From Things of Interest
In everyday American English Great Britain and United Kingdom are used interchangeably. England too can be used to signify the whole country. There are however key differences between the three.
England, Scotland, and Wales are three constituent countries united under one state, the United Kingdom, on the island of Great Britain. The United Kingdom is the three countries of Great Britain plus the country of Northern Ireland.
The British Isles are Great Britain, the island of Ireland, and a bunch of other small ones like the Isle of Man. The Isle of Man's Lord is the monarch of the United Kingdom but the island is not part of the United Kingdom nor is it a part of the European Union. The same holds true for the Channel Islands of Guernsey and Jersey (but these islands are not part of the British Isles).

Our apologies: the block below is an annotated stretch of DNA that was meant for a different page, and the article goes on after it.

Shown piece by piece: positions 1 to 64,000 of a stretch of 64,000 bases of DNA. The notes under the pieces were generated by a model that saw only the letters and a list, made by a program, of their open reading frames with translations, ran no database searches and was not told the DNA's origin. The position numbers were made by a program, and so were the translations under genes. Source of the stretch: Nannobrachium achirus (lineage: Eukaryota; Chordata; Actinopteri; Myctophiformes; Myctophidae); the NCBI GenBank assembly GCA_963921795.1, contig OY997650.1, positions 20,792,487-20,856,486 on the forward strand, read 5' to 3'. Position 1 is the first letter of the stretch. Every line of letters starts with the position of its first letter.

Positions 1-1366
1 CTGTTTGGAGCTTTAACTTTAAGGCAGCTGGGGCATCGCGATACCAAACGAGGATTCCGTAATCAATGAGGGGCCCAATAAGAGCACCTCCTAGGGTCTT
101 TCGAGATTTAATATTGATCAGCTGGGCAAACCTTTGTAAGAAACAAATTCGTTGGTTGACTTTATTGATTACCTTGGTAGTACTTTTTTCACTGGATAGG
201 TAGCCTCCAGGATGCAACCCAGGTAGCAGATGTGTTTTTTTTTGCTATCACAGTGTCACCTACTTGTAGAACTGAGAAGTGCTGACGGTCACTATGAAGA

Finally there is the Commonwealth of Nations which is a voluntary association of former British (ugh, I do not know the correct word to use) colonies plus Mozambique (which wanted to be politically closer to its neighbors). Each member has the UK Monarch (sans Mozambique) as their own king or queen but remains politically independent.
And you thought the Dutch were confusing.